Featured Artist – Falloch

6 05 2012


For the second feature in a row we’re staying in the more rock/metal side of the genre bracket I focus on. This time I am focusing on a band that have been in my sights for a good while, mainly thanks to the guys in Thula Borah informing me of them. Glasgow 4 piece band Falloch bring a Celtic twinge to their pulsing metal sound which really does set them aside from most other metal bands in Glasgow, even Scotland. Heavy guitar and bass tones and powerful drums mixed in with breathy and winding clean vocals give Falloch a sound akin to that of bands like Katatonia but Falloch bring their own little twist to their music to sweeten the deal. Incorporating not only acoustic guitar parts to keep their Celtic link alive the manner in which it is played evokes this sound they are going for even further and certainly gives the listener something different to wrap their ears round.

As previously mentioned it was the talented chaps in Thula Borah that put me onto Falloch and I have to say thanks to them for that. I gave Falloch a look and right off the bat I was interested. Simply from the description of “Celtic/Rock/Metal band” I was kind of wondering what exactly this would sound like and if it would work in all honesty. For me, it did. I really enjoyed listening to Falloch’s release “Where Distant Spirits Remain” as it did something for me that I feel is sorely lacking with most metal bands in Scotland. It broke down a few barriers and tapped into some areas of music that some may not feel belong in metal. However, I feel that Falloch use this to their advantage. The 7 track album is chock full of surprises and memorable moments that produce a rel gem of a listening experience. The tracks blend together very well and interchange between motifs of gentle calming passages of acoustic filled ambient music into bone crushing metal sections that take your breath away. Seriously. Check this album out. NOW!

There’s not enough space in this blog to do a track by track so I’m going to hit upon my personal favourites of WDSR. “Beyond Embers and the Earth” and the amazingly epic “Where We Believe”. Beyond Embers and the Earth kicks into life and, in my case, pins you to your seat. Massive guitar passages and some fierce double bass movements on the drums are accompanied but some clean and smooth vocal patterns. I really love the fact that Falloch choose not to have their music passages filled with screams and roars but instead opt to use clean vocals to add a different dimension to their music. It’s a breath of fresh air. Then comes a wee curveball in the track. Woodwind instrumentation. Where the feck did that come from guys? It’s quite a strange aspect to add into a track that is as heavy as this one but it’s all about braking barriers with Falloch in my opinion. And they’ve done that with this track.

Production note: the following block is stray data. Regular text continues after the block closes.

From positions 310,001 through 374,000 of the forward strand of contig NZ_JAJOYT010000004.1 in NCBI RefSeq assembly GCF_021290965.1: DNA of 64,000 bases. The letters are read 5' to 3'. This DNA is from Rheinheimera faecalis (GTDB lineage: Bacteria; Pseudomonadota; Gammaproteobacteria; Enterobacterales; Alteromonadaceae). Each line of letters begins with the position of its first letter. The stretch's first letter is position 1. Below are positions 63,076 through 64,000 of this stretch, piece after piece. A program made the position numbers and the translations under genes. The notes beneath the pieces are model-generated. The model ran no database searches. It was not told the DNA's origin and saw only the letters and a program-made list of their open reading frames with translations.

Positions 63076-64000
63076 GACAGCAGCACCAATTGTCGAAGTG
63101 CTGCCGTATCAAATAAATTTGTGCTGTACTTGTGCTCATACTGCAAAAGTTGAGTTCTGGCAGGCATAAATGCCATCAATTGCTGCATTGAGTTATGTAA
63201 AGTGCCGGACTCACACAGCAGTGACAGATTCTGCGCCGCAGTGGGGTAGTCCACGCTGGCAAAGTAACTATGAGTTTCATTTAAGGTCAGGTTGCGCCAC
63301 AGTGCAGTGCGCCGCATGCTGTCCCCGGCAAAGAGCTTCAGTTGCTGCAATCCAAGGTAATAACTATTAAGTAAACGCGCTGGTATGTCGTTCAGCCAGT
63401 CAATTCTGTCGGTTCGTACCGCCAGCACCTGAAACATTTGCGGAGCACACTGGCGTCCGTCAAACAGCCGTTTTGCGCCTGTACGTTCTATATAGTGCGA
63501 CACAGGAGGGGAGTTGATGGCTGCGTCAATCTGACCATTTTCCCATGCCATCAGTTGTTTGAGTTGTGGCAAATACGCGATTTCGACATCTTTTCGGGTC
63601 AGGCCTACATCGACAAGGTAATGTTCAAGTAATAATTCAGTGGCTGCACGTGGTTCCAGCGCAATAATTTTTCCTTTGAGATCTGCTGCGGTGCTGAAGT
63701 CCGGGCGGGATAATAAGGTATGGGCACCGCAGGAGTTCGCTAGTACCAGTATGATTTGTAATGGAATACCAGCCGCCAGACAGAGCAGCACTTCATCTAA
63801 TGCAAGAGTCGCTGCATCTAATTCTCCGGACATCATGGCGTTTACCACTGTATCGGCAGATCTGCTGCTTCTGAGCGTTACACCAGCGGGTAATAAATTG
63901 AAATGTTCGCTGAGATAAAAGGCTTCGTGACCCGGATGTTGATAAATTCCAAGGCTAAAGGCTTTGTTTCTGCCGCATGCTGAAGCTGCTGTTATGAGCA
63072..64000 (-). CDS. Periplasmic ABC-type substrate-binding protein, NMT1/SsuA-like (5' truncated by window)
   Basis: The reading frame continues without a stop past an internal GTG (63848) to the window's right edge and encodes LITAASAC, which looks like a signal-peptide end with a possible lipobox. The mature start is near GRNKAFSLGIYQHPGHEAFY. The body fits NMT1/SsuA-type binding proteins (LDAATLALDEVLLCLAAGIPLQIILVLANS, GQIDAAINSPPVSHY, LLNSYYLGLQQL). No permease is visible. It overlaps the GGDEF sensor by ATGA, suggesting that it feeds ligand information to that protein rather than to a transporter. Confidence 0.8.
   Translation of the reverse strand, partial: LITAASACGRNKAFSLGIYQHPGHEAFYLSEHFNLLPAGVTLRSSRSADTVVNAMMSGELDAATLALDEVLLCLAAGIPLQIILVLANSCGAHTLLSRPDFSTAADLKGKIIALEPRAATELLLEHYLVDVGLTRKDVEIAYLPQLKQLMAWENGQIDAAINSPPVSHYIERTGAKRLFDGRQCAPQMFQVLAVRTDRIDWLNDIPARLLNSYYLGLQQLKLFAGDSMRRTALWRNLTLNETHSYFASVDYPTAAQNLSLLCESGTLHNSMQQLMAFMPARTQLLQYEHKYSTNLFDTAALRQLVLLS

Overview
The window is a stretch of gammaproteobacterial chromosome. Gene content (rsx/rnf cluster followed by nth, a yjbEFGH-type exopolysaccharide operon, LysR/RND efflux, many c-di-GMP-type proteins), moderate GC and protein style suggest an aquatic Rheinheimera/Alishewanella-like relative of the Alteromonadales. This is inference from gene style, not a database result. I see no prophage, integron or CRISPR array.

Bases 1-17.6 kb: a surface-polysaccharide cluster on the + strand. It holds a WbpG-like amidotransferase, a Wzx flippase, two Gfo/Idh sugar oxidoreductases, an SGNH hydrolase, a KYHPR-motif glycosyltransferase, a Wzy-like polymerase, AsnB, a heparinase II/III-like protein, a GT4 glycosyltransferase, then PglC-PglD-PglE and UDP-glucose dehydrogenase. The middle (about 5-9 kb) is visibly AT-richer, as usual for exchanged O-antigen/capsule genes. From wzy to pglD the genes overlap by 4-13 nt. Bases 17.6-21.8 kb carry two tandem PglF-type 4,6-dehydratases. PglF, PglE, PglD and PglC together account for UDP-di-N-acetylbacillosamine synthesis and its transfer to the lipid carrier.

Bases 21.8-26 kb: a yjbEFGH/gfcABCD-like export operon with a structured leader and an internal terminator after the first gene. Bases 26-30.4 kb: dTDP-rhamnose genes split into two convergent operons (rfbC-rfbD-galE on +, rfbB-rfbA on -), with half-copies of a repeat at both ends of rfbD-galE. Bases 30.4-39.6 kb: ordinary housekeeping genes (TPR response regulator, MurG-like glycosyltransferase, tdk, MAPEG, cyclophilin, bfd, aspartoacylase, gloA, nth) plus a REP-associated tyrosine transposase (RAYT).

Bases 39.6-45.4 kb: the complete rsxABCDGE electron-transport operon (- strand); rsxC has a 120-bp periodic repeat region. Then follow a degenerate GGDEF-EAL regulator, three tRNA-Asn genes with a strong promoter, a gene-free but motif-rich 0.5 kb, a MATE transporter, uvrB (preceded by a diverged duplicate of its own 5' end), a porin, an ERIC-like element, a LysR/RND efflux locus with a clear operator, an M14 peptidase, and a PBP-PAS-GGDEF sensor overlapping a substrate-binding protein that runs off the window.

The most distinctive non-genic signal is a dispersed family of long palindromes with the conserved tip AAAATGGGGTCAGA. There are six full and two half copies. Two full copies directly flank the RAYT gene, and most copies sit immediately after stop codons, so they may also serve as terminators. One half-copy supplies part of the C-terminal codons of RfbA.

“Where We Believe” (video can be found above) is just sinfully epic in every sense of the term. It contains a simple yet effective hook that rides its way easily through the track and the added elements of guitar bass and the already loved clean vocals make this track a serious epic. For me, the real treat of the track is the last minute and a half of the track where after a blisteringly heavy 6 or 7 minutes of rock/metal it descends into an ambient broken down section with a haunting vocal pattern accompanying the synth track that it laid down. This track was a joy to listen to and really put the cherry on the cake of this release.




Hey guys. For those reading this blog who don’t know much about you, introduce yourself to us. How long have you guys been going for and how did you guys initially form as a band?

Falloch was formed by Andy Marshall and myself (Scott McLean). We started writing music for Falloch towards the end of 2009/start of 2010 and then wrote and recorded our debut album throughout that year. Once the album was complete we then searched for a full line up so as we could play live and now have Steve Scott on drums and Ben Brown on bass.


Now, the name Falloch has a Gaelic background. Do any of you guys have a Gaelic background yourself at all or was this idea something that was just thought up when deciding on a band name?

Yeah it does have a Gaelic background although the main reason we chose the name was because we particularly like the Falls of Falloch and that area of Scotland in general so we thought that Falloch would work well for the name of our band. Neither of us can speak any Gaelic but we do hope to incorporate some of the language into our lyrics in the future.